Missouri Department of Conservation provides adventure to 1,200 children at field day

July 2, 2013 

Myla Johnson reached out and touched a large black rat snake held by a volunteer. Johnson, 6, had no fear of the snake. But she did have curiosity. Volunteers unraveled mysteries and imparted new wonders about snakes and nature for Johnson and 1,200 other youths recently at Discover Nature Field Day.

More than 1,200 youths from urban neighborhoods in the Kansas City metro area were introduced to critters, trees, fishing, canoeing, archery and target shooting with pellet guns. The annual field day was held Tuesday through Friday, June 25-28, at the James A. Reed Memorial Wildlife Area at Lee’s Summit.

“This gives the kids the opportunity to explore areas that they’ve never explored before, like a wetland or a hike in the woods,” said Claudine Lamb, an education consultant for the Missouri Department of Conservation. “This gives them something other than a video game.”

The students ranged in age from kindergarten through middle school. They were divided into age ranges and rotated through different outdoor skills or nature study stations at the lakes, meadows and woodlands at the Reed Area. The field day is a partnership between MDC, Missouri Master Naturalists, Missouri Department of Natural Resources and Kansas City Parks and Recreation Department.

One student excitedly reeled in her first fish, a small bluegill, and then she got help with the trickier problem of releasing the fish back to the lake.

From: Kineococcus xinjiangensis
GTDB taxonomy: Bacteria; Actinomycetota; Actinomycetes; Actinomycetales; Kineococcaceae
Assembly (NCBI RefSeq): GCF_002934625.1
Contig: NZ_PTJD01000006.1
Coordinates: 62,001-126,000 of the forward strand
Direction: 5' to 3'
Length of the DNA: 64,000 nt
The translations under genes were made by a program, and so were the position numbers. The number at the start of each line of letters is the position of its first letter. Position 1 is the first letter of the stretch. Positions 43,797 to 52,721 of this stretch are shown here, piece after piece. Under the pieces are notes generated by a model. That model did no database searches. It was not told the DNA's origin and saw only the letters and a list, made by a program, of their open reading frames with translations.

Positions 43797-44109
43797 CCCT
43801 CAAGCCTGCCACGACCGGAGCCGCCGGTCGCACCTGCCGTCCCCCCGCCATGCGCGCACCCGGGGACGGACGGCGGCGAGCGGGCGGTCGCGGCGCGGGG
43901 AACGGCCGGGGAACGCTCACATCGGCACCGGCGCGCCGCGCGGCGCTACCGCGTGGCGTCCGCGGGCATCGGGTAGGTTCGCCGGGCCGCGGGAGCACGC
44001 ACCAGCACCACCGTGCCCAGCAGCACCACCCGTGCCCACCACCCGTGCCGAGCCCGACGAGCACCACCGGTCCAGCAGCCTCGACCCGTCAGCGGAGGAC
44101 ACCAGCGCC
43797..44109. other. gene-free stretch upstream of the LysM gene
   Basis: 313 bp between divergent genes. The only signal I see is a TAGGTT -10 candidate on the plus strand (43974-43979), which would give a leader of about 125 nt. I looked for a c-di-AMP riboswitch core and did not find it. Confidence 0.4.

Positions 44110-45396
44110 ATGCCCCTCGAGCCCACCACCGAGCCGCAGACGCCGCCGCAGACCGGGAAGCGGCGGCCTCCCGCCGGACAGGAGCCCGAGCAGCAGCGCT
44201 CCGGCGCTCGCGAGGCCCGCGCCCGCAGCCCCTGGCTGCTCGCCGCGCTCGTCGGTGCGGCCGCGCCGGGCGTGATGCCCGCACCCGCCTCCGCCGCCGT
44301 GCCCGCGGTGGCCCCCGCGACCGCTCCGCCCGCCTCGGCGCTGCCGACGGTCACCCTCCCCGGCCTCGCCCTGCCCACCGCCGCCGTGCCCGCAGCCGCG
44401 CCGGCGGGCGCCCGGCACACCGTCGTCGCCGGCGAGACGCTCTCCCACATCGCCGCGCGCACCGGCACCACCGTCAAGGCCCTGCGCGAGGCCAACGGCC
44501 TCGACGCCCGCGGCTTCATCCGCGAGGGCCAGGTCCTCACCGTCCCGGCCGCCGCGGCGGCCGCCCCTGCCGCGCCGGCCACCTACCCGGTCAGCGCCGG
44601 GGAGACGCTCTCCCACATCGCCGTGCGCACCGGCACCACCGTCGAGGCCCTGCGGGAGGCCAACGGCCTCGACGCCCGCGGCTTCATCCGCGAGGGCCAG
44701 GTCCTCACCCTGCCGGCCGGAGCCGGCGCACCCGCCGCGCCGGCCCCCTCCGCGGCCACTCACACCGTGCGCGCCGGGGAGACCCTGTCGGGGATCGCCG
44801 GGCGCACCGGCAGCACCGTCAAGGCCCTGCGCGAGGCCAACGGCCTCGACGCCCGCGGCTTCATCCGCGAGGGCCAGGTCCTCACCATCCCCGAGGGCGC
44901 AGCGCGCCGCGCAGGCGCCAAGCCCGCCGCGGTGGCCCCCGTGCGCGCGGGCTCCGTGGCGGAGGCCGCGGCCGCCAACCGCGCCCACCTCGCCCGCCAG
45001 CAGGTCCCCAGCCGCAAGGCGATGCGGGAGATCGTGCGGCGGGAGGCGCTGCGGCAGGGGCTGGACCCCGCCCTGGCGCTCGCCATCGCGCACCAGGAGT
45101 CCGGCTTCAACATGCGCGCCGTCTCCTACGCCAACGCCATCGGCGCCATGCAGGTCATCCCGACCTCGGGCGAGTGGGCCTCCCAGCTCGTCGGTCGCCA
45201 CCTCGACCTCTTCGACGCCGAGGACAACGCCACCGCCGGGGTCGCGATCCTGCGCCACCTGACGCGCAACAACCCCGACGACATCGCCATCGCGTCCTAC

“Will this hurt?” she asked.

MDC Education Specialist Shea Bergman showed her a skill to avoid sharp spines in a bluegill’s back fin.

“Comb these down and hold it like this,” Bergman said, ‘then the spines can’t hurt you.”

Most of the youths attending are participants in the Boys and Girls Clubs of Kansas City or Freedom School, a literacy advocacy program.

“A lot of these kids don’t get to do anything like this except when they come here,” said Chris Wiley, a teacher for a Boys and Girls Club program in Independence. “It’s a different experience and one they will remember. Especially when they catch a fish, they know it’s doable.”

Lamb said it is very rewarding for the MDC staff members and volunteers to see the children happy and laughing as they net insects in a meadow, dip minnows from lake shallows or paddle a canoe for the first time.

“I’ve had the leaders tell me that the children talk about this for the rest of the summer,” she said. “They say it’s the best field trip ever.”

For more information on MDC educational programs, or listings of conservation areas for summer visits, go to www.mdc.mo.gov.

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